LEDs Magazine and the Endeavor Business Media LED & Lighting Network held its first HortiCann Light + Tech Conference on Oct. 31, 2019 in Denver, CO. The packed program included presentations that ranged from plant science to cultivar lighting requirements to the market potential. Presenters made it clear that LED and solid-state lighting (SSL) companies participating in the horticultural lighting area have huge opportunity ahead.
The HortiCann event was indeed our first event under that brand, although it evolved from our Horticultural Lighting Conference that we had held in each of the last three years, with the 2018 event in Portland, OR. We also held a prior event in Denver in 2017. We have now expanded the scope of the conference, recognizing that more technology than just LED lighting is required in a state-of-the-art growing operation. Moreover, we can’t ignore the impact of the cannabis market and feel we must cover it, although coverage does not equal to a position on its usage. Still, it’s a legal product today in many jurisdictions.
Neil Mattson of Cornell University and the GLASE (Greenhouse Lighting and Systems Engineering) Consortium delivered the opening keynote and immediately addressed the market opportunity. He said that in controlled environment agriculture (CEA) applications including greenhouse and vertical farms, global production value will be $25.6B (billion) this year. That number has grown from $16B in 2014 and is projected to grow to $35.5B in 2024. Those numbers come from Mordor Intelligence.
LumiGrow CEO Jay Albere said that in five years,
the North American market for cannabis would be $60B.
He said that was approximately equivalent to
the worldwide market for jeans.
Indeed, the projected growth is not just an opportunity for the LED and SSL sectors, but Mattson almost suggested it is a mandate. He showed US Department of Energy (DOE) data from 2017 that at the time suggested LEDs had penetrated only 2% of the lit greenhouses in the US. Were the projected growth in CEA to happen with growers using legacy lighting, electricity needed to power those lights just in the US would go from 6 TWh (terawatt hours) in 2017 to 33 TWh in 2025. That demand would equate to the US needing six new power plants, but LEDs could reduce the demand by 40%.
Still, the case for greenhouses or vertical farms and SSL isn’t always clear. Mattson has worked with other researchers in writing a chapter for a coming book on food supply. He showed data comparing the energy demand, global warming impact, and water use of growing lettuce in California for delivery to New York City relative to growing the same lettuce in a greenhouse or vertical farm near New York. We will get into more details on Mattson’s talk in a coming feature article. Today, the California-grown lettuce wins out, but broader usage of LEDs and yield improvements attributable to lighting will change the situation going forward.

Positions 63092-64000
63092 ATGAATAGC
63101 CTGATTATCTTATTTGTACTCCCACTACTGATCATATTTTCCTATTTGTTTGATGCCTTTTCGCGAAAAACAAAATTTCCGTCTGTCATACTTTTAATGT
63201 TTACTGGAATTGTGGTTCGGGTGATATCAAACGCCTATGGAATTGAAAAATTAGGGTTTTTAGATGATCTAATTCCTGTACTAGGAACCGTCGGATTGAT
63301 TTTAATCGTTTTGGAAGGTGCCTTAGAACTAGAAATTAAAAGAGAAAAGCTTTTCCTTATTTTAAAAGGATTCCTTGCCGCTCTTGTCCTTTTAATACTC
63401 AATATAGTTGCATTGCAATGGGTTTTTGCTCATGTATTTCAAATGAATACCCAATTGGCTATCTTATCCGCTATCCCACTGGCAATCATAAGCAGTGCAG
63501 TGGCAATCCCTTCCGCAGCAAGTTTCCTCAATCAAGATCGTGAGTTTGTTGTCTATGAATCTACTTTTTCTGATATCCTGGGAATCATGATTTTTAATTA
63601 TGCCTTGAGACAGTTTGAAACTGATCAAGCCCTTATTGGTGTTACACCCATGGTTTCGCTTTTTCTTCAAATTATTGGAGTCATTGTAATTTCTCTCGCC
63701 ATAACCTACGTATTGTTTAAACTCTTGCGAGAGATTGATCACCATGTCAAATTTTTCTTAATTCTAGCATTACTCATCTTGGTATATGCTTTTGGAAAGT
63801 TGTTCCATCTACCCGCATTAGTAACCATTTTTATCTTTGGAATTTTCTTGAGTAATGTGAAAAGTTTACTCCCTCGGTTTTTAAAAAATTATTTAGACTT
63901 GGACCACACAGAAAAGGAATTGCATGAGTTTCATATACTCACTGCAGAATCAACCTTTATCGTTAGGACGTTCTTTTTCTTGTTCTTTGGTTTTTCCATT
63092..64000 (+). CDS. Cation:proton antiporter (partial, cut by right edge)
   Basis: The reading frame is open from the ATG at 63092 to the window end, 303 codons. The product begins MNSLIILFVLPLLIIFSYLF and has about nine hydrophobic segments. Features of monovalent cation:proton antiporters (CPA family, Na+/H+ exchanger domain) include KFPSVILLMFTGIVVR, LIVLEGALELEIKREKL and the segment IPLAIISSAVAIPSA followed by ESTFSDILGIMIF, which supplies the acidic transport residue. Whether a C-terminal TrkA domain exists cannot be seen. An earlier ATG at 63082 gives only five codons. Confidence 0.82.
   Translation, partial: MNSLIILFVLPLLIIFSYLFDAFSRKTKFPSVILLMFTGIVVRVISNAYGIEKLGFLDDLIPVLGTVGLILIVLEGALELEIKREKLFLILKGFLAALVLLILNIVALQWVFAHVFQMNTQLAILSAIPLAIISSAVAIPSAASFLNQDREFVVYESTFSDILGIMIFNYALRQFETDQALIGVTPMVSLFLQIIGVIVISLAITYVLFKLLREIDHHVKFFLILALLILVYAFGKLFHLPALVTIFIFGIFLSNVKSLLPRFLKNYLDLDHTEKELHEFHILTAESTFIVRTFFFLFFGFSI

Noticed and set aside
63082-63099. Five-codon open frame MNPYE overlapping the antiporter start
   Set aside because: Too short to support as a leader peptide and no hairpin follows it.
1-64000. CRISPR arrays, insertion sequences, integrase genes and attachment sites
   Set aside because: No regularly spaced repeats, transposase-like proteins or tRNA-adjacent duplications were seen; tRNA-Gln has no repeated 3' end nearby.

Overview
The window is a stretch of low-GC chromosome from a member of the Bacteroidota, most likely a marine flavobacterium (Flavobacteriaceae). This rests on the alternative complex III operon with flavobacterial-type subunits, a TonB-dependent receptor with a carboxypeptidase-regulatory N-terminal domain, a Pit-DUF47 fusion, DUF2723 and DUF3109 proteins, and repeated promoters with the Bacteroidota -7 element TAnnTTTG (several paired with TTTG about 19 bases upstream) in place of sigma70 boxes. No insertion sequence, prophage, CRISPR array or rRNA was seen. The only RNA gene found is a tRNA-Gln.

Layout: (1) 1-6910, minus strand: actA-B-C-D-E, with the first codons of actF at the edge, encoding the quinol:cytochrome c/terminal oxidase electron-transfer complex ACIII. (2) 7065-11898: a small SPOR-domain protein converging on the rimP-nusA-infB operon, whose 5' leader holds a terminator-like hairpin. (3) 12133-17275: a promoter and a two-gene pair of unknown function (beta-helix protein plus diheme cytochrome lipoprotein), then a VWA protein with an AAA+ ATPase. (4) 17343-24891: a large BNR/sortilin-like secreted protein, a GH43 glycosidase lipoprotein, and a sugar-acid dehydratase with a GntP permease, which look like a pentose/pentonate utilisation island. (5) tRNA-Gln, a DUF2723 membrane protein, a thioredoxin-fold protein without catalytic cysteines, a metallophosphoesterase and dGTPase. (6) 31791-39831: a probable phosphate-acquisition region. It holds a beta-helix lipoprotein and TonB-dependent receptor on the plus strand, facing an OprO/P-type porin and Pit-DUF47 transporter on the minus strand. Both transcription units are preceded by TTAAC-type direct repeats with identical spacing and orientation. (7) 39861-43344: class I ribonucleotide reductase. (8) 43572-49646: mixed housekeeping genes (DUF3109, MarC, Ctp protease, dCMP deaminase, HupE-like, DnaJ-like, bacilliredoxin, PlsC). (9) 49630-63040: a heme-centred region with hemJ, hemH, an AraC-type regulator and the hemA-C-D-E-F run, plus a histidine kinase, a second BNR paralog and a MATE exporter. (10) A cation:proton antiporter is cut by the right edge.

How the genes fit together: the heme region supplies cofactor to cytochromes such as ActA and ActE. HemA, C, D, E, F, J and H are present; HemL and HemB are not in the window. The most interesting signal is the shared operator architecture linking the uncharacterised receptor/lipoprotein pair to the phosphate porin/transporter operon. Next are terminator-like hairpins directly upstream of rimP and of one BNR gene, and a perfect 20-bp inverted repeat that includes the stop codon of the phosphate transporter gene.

As for cannabis, the speakers at HortiCann discussed the market and the evolving technology that can optimize yield. LumiGrow CEO Jay Albere said that in five years, the North American market for cannabis would be $60B. He said that was approximately equivalent to the worldwide market for jeans.
Furthermore, Albere said cannabis has already impacted energy usage. In 2012, 3% of the energy used in the state of California was for legal (medicinal) and illegal cannabis growing, he noted. Horticultural lighting, according to Albere, is the only remaining lighting application that is buying high-pressure sodium (HPS) lamps and fixtures. But we would hear throughout the day about advances in spectrum and methodology that are making SSL a better choice. Again, more to come in our January feature article.
In addition, our sister Strategies Unlimited business unit recently published its first market report on cannabis. The report focuses on the North American market and documents both market size and lighting technologies used in growing operations. It also projects future growth. The Strategies Unlimited team also published a broader horticultural report in 2018 and will deliver a new report on that broader sector in 2020.